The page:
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  • About
  • The Global ETD Search service is a free service for researchers to find electronic theses and dissertations. This service is provided by the Networked Digital Library of Theses and Dissertations.
    Our metadata is collected from universities around the world. If you manage a university/consortium/country archive and want to be added, details can be found on the NDLTD website.
61

Spammer Detection on Online Social Networks

Amlesahwaram, Amit Anand 14 March 2013 (has links)
Twitter with its rising popularity as a micro-blogging website has inevitably attracted attention of spammers. Spammers use myriad of techniques to lure victims into clicking malicious URLs. In this thesis, we present several novel features capable of distinguishing spam accounts from legitimate accounts in real-time. The features exploit the behavioral and content entropy, bait-techniques, community-orientation, and profile characteristics of spammers. We then use supervised learning algorithms to generate models using the proposed features and show that our tool, spAmbush, can detect spammers in real-time. Our analysis reveals detection of more than 90% of spammers with less than five tweets and more than half with only a single tweet. Our feature computation has low latency and resource requirement. Our results show a 96% detection rate with only 0.01% false positive rate. We further cluster the unknown spammers to identify and understand the prevalent spam campaigns on Twitter.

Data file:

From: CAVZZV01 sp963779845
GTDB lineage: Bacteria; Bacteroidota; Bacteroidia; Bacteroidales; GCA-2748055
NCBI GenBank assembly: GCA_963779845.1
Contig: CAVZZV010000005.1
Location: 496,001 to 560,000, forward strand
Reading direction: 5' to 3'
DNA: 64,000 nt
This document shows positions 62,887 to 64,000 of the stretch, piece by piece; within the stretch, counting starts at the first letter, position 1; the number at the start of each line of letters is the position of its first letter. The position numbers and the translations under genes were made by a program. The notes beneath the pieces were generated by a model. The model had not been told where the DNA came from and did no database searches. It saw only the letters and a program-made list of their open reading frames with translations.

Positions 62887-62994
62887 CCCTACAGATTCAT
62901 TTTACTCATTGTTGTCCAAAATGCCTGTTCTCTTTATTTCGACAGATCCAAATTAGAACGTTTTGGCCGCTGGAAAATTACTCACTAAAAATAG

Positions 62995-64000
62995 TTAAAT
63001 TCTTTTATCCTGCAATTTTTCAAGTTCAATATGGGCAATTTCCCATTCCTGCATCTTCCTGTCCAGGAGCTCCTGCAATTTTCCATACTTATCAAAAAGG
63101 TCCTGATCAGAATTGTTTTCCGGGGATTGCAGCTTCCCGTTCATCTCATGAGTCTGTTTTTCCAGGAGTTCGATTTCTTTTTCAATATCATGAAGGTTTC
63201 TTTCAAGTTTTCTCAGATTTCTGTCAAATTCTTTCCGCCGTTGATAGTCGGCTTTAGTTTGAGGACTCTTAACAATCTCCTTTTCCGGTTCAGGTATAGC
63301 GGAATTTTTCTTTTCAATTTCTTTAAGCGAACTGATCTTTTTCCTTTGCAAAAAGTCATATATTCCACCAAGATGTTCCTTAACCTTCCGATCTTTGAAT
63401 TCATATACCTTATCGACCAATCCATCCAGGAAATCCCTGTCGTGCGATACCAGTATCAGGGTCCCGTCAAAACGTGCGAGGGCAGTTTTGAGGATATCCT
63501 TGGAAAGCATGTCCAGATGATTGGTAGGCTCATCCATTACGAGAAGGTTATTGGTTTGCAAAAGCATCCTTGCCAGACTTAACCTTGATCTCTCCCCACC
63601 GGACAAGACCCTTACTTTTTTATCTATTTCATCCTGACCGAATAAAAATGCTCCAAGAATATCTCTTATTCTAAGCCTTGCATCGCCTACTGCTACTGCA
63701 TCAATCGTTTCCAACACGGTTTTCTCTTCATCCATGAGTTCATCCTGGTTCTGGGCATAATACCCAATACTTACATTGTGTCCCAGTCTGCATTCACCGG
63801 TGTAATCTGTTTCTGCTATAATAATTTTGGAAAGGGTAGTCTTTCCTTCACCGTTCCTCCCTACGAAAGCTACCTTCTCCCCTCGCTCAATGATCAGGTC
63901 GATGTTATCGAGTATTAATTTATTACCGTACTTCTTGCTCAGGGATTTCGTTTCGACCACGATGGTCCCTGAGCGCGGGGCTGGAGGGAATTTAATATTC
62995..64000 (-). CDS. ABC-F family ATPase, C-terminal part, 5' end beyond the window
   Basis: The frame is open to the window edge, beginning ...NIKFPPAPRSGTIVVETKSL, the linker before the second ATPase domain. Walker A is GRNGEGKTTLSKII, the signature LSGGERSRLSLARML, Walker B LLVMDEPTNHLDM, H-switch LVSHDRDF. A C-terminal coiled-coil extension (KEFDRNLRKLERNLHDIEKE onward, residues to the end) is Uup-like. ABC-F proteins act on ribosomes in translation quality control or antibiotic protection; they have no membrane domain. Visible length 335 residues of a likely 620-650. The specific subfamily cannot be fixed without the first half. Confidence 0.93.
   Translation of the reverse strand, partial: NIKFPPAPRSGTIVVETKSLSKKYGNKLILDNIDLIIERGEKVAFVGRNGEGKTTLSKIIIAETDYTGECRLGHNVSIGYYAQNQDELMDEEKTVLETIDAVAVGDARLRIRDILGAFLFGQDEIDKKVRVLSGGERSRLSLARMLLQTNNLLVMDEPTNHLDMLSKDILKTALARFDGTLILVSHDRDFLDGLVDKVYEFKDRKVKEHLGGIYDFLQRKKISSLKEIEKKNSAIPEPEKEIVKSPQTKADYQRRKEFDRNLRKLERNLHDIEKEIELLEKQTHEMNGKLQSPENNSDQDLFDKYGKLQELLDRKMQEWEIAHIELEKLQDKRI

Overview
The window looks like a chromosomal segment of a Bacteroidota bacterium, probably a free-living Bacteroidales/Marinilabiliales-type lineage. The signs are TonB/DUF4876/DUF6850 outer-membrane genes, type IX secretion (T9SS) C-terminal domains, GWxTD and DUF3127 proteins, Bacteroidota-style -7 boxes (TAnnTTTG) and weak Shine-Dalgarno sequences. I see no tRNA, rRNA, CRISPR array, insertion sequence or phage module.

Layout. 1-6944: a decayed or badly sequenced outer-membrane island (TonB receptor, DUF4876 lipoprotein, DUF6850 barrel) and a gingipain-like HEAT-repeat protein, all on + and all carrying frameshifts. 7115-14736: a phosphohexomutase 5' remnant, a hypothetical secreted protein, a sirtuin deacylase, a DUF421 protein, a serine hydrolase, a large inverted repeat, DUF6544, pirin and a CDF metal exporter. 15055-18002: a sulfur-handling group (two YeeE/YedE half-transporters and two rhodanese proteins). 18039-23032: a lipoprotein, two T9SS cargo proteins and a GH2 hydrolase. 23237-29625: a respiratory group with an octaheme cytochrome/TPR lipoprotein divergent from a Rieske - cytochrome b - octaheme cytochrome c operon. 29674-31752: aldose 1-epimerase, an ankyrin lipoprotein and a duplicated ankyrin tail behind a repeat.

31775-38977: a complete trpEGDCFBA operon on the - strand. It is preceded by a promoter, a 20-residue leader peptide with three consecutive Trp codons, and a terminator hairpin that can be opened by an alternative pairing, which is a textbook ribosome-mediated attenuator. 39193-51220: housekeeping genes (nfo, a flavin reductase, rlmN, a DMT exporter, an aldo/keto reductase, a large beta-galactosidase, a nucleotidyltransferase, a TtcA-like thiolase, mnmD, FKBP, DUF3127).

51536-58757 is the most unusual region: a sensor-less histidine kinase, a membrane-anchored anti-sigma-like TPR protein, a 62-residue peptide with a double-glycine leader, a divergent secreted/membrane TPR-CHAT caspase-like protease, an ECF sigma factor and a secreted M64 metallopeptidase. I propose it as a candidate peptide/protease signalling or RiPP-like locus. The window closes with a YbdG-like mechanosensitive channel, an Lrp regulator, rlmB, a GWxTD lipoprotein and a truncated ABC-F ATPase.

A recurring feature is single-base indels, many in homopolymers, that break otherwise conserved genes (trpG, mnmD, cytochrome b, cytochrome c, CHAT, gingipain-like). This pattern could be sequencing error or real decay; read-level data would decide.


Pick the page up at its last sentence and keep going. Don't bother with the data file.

62

Failure-driven learning as model-based self-redesign

Stroulia, Eleni January 1994 (has links)
No description available.
63

Introspective multistrategy learning : constructing a learning strategy under reasoning failure

Cox, Michael Thomas 05 1900 (has links)